DART's new Lake June Transit Center makes riding the bus better than ever for Southeast Dallas commuters. The new $4.9-million facility, served by three major bus routes, features enclosed, climate-controlled waiting areas, vending machines and 447 free parking spaces.
March 11, 2002
DART opens the final section of a new High Occupancy Vehicle (HOV) lane along I-35E and U.S. 67 south of downtown Dallas to Loop 12, completing an 11-mile HOV section that can save commuters an estimated 15 minutes or more each way. The new system is expected to serve around 19,000 commuters daily.
April 29, 2002
DART opens a new $400,000 bus patron facility at one of its busiest stops, 912 Commerce Street, in downtown Dallas. A joint project of DART, The Belo Corporation, the City of Dallas and McDonald's, the $400,000 Commerce Street project is the first of two new city oases planned for downtown Dallas.
May 6, 2002
DART Rail pushes past LBJ Freeway with the opening of LBJ/Skillman Station. DART's 23rd light rail station extends the Blue Line 3.5 miles from White Rock Station to serve Northeast Dallas. The station has 646 free parking spaces, passenger shelters, seating and telephones.
July 1, 2002
DART Rail reaches North Dallas and Richardson with seven new stations, extending the Red Line by more than nine miles. In Dallas, new rail stops include a new Park Lane Station, Walnut Hill Station, Forest Lane Station and LBJ/Central Station. In Richardson, DART trains stop at the new Spring Valley Station, Arapaho Center Station and Galatyn Park Station. Richardson is the first North Texas suburb to welcome DART light rail into its city limits.
November 18, 2002
DART Rail rolls into Garland with the openings of the new Forest/Jupiter and Downtown Garland stations. The rail expansion extends DART's Blue Line more than four miles, bringing the light rail system to 41 miles and 31 stations. Downtown Garland Station has 700 parking spaces and is located at Fifth and Walnut streets next to the Garland Central Transit Center. Forest/Jupiter Station, located on Forest Lane near Jupiter Road, has 561 parking spaces.
December 9, 2002
DART Rail reaches Richardson and Plano six months ahead of schedule. The rail expansion extends DART's Red Line three miles and adds three stations: Bush Turnpike Station in Richardson, Downtown Plano Station (15th St. and Ave. J) and Parker Road Station near the current East Plano Transit Center. The opening of the stations brings the DART Rail System to 44 miles and 34 stations, completing one of the largest rail expansion projects in North America and doubling DART's six-year-old, 20-mile light rail system.
January 6, 2003
DART's official website, www.DART.org, rolls out a new trip planner allowing riders to plan bus and rail trips from the convenience of their personal computers. The technology behind the trip planner is a slimmed-down version of that used by DART's customer service representatives and supplements the efforts of the representatives.
A new University of North Texas study shows DART Rail stations add value to nearby properties, particularly residential and office. According to the study, office properties near suburban DART Rail stations increased in value 53% more than comparable properties not served by rail, and values of residential properties rose 39% more than a group of control properties not served by rail.
Between 1997 and 2001, the mean value of 47 office properties near DART increased 24.7%, compared with an increase of 11.5% for 121 properties not near the stations, giving the DART office buildings the 53% advantage. The mean value of 3,262 residential properties near DART increased 32.1% versus an increase of 19.5% in the mean value of 4,393 properties not near the stations, for the 39% advantage, the study found.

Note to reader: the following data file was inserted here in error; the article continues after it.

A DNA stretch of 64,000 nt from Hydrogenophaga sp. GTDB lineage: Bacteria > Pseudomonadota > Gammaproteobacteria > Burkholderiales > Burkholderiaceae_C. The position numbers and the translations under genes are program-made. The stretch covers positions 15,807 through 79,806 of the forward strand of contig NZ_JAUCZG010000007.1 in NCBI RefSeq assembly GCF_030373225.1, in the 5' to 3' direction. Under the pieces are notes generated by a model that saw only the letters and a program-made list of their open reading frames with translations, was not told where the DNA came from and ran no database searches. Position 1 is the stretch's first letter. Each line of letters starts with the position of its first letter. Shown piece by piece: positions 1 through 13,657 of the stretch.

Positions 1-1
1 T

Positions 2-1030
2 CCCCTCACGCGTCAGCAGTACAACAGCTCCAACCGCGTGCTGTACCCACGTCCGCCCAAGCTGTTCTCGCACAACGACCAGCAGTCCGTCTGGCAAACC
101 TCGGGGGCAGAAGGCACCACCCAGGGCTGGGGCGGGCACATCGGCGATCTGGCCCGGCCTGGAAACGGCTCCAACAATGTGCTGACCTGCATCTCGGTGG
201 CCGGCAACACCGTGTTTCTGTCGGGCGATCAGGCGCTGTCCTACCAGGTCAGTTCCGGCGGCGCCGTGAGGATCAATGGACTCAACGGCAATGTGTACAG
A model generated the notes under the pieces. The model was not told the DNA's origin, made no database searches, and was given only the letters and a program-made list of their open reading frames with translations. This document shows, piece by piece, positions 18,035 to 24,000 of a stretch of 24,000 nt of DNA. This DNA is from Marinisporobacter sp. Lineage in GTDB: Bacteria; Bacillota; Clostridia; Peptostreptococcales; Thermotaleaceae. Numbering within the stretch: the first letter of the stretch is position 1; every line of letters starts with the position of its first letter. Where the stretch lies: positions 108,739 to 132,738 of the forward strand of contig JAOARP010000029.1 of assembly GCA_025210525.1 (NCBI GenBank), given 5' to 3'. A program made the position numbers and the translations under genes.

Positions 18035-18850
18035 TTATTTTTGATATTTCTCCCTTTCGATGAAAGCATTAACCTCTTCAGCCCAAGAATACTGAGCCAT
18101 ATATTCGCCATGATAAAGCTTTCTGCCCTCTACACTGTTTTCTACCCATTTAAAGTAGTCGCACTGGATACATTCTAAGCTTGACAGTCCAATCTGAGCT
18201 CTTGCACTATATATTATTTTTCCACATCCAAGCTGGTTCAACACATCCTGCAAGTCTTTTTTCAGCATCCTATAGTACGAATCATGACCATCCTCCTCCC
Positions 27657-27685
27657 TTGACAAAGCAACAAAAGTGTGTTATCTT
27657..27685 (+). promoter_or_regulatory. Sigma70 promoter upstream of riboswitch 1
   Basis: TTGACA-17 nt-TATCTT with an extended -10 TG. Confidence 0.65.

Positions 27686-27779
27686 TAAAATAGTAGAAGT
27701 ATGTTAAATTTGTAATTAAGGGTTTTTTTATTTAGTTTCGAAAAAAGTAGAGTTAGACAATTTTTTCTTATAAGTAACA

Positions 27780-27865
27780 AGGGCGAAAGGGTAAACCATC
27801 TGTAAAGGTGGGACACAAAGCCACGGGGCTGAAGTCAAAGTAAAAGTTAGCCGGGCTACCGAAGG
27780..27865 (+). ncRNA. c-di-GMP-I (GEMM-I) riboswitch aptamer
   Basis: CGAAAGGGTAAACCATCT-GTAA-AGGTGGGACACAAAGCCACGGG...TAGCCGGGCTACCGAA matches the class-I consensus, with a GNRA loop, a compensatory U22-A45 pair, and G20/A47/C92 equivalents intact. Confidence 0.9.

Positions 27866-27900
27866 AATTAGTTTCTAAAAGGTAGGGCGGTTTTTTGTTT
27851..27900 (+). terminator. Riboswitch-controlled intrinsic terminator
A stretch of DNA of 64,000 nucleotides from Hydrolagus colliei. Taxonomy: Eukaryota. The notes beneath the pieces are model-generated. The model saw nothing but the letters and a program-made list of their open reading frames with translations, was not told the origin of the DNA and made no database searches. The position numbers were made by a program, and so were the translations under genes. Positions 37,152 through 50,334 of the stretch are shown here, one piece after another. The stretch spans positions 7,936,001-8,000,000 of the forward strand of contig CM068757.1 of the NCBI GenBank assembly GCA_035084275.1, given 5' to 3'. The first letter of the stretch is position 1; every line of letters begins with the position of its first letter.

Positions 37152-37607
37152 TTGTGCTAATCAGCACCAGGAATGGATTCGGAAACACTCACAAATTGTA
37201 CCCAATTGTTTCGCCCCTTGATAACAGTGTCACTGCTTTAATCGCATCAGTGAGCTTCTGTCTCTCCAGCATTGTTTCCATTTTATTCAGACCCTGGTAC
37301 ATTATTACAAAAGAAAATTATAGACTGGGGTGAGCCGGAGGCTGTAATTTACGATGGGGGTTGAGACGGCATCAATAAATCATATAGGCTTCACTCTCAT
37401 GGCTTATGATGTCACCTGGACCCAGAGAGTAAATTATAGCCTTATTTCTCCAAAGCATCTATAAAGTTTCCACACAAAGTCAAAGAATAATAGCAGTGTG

February 21, 2003
DART breaks ground for the Martin Luther King, Jr. Blvd. Transit Center near Fair Park. The transit center will ultimately serve as a rail station on the Southeast Corridor linking downtown Dallas and Pleasant Grove. The $3 million facility, scheduled to open in 2004, will feature enclosed, climate-controlled waiting areas, vending machines, restrooms and more than 200 free parking spaces.
To give customers more value for their transit pass, the agency introduces DART destination deals. The deals feature discounts at stores, restaurants and attractions located within a quarter-mile of a DART Rail station or along a streetcar route connected to a station. Customers only have to present a valid DART ticket or pass to receive the discount.
DART and the Fort Worth Transportation Authority join forces to expand the popular destination deals program to Tarrant County and stations served by the Trinity Railway Express. The program encourages shoppers, diners and fun-seekers to patronize businesses served by transit. Participating establishments provide discounts and other money-saving deals to anyone with a valid DART, TRE or Fort Worth T ticket or pass. More than 500 businesses participate in the program.
DART's teamwork approach to creating economic opportunities for North Texas businesses is recognized with the "Sharing Success Award" by the publishers of four minority business newspapers. Presented by MCompany, the award commends the transit agency's efforts toward creating a level playing field in contracting for professional services and purchasing initiatives. The award recognizes supplier diversity among North Texas government agencies, transportation providers and educational institutions. DART was recognized as one of the "Best of the Decade in Supplier Diversity Procurement in the Public and Nonprofit Sector." DART paid more than $30 million to disadvantaged, minority and women-owned businesses in FY02, more than 25% of its total vendor activity.
DART marks 20 years of service to north Texas with a month-long customer celebration. Customers receive special discounts at participating merchants and compete for prizes. Customer appreciation events are held at DART facilities throughout the service area.